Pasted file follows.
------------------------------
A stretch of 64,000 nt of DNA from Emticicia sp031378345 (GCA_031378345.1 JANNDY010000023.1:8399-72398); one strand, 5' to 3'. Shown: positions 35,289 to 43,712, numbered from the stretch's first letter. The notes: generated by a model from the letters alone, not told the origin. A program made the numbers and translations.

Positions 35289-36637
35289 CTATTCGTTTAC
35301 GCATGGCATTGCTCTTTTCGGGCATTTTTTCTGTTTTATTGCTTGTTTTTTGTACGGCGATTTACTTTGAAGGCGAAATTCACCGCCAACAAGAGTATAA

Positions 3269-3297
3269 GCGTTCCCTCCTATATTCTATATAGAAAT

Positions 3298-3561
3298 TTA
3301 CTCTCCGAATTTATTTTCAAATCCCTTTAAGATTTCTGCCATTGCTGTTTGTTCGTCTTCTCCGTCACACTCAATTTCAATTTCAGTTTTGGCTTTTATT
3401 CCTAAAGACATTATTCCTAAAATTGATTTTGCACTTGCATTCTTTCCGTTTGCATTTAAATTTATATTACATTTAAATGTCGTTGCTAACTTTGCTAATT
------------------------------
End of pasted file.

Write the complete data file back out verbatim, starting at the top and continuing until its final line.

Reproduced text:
A stretch of 64,000 nt of DNA from Emticicia sp031378345 (GCA_031378345.1 JANNDY010000023.1:8399-72398); one strand, 5' to 3'. Shown: positions 35,289 to 43,712, numbered from the stretch's first letter. The notes: generated by a model from the letters alone, not told the origin. A program made the numbers and translations.

Positions 35289-36637
35289 CTATTCGTTTAC
35301 GCATGGCATTGCTCTTTTCGGGCATTTTTTCTGTTTTATTGCTTGTTTTTTGTACGGCGATTTACTTTGAAGGCGAAATTCACCGCCAACAAGAGTATAA

Positions 3269-3297
3269 GCGTTCCCTCCTATATTCTATATAGAAAT

Positions 3298-3561
3298 TTA
3301 CTCTCCGAATTTATTTTCAAATCCCTTTAAGATTTCTGCCATTGCTGTTTGTTCGTCTTCTCCGTCACACTCAATTTCAATTTCAGTTTTGGCTTTTATT
3401 CCTAAAGACATTATTCCTAAAATTGATTTTGCACTTGCATTCTTTCCGTTTGCATTTAAATTTATATTACATTTAAATGTCGTTGCTAACTTTGCTAATT